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Prepare Now to Be Ready to Comply with New GASB Statement on Tax Abatements

October 29, 2015

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State and local governments have long used incentives and tax breaks in the name of economic development and job creation, as well as other purposes. Such agreements often are an important tool to encourage organizations and individuals to relocate businesses, construct new facilities, and retain jobs, with the promise of a reduction in taxes. However, generally accepted accounting principles did not fully address these agreements and thus, the Governmental Accounting Standards Board has issued GASB Statement No. 77 Tax Abatements, which is effective for periods beginning after December 15, 2015. While the effective date means local governments will have more than a year to implement, now is the time to begin gathering the necessary information to comply with the new disclosure requirements.

The new standard provides disclosures to help users of the financials fully understand the agreements entered into by a local government, and the impact on the financial statements. The standard does not contain new accounting requirements and limits its scope to disclosures. The concept of tax abatement is fully defined, and the local government must provide disclosures for agreements they enter into directly, as well as agreements that are entered into by other local governments that impact their revenue collections.

It is important to understand which agreements are considered tax abatements, as defined in the standards. An abatement results from an agreement between a local government and an individual or other entity in which the government forgoes tax revenues in exchange for the individual or entity contributing to economic development or otherwise benefiting the local government or its citizens. For example, a local government may forgo property taxes in exchange for the relocation of a new employer to its area; and in return, the employer promises to hire a specific number of employees and remain in the facility for a specific period of time. Ultimately, an agreement’s substance, not its title or form, will determine if it is subject to disclosure.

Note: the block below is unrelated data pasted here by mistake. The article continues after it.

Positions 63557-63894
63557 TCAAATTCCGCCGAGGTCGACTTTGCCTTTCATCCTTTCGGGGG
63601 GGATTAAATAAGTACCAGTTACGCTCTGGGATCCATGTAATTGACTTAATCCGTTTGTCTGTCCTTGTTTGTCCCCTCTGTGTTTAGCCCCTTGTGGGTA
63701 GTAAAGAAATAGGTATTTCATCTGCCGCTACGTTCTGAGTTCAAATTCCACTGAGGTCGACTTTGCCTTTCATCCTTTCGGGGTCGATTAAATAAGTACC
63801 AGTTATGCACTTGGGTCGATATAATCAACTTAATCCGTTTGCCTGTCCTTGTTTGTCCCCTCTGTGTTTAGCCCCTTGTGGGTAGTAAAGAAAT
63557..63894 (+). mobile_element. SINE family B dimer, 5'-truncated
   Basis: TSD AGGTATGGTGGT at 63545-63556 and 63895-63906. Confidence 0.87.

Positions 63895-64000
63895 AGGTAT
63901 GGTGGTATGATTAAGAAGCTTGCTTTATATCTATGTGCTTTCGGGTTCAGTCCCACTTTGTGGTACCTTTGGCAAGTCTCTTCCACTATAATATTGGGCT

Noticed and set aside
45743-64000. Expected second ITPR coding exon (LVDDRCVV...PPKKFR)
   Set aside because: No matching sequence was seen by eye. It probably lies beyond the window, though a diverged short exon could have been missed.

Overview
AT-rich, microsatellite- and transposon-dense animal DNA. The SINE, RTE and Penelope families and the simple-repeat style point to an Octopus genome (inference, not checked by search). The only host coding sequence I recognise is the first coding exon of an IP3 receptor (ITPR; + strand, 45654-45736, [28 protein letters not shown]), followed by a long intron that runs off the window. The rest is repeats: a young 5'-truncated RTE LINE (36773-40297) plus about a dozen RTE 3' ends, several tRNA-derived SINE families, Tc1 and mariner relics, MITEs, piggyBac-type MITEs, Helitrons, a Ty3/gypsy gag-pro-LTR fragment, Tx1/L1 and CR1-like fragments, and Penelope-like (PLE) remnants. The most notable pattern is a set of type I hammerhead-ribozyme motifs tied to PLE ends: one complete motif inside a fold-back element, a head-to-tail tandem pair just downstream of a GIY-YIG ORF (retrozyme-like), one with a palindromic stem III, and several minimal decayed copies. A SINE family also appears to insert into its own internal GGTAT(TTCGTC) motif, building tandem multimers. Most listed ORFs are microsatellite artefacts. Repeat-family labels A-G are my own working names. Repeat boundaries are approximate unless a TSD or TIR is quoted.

GASB 77 contains a number of general principles that local governments should understand as they consider new disclosures. First, disclosures should distinguish between agreements that are entered into by the reporting governments, and agreements that have been entered into by other governments that will reduce the reporting government’s revenues. Thus, if a local government has not entered any such agreements, but has a future loss of revenue due to the agreement signed by another local government, disclosures will still be required. Second, disclosures can be for individual agreements or aggregated for all similar agreements. If the reporting local government entered into the agreements, disclosures should be organized by each significant tax abatement program. However, if the tax abatements were entered into by another local government, the disclosures should be organized by the government that entered into the agreements and the tax abated. Finally, disclosures should start in the period the agreement is entered into and continue until it expires.

The disclosure requirements for tax abatements entered into by local governments include:

  • A brief description that includes the purposes of the tax abatement program, including the taxes abated, the legal authority for the agreement, the criteria for recipients, how the recipient’s taxes are reduced, the commitments made by the recipient and any provisions for recapture.
  • The gross dollar amount of the local government’s tax revenues that were lost because of the agreement during the reporting period.
  • Details of any other commitments made by the local government, other than reducing taxes.

For agreements entered into by other governments that reduce the reporting government’s revenue, the following items should be disclosed:

  • A brief description, including the names of the governments entering into the agreements and the taxes abated.
  • The gross dollar amount of the local government’s tax revenues that were lost because of the agreement during the reporting period.
  • The names of the local governments and the dollar amounts to be received from other governments, if amounts have been received or are receivable, related to the forgone revenue.

Finally, if a local government omits these disclosures because it is legally prohibited from disclosing these arrangements, a general description of the tax abatement should be disclosed along with an explanation of the legal prohibition.

While GASB 77 is not effective for more than a year, local governments should evaluate the new disclosure standards and begin the process of gathering information related to their tax abatement programs. Since many tax abatements have existed for years, it may require considerable effort to gather all agreements, especially if a local government has not centralized the administration of them. All outstanding agreements should also be reviewed to ensure that disclosures are complete and accurate. Your CSH advisor can assist you with preparation for, and compliance with, this requirement.

All content provided in this article is for informational purposes only. Matters discussed in this article are subject to change. For up-to-date information on this subject please contact a Clark Schaefer Hackett professional. Clark Schaefer Hackett will not be held responsible for any claim, loss, damage or inconvenience caused as a result of any information within these pages or any information accessed through this site.

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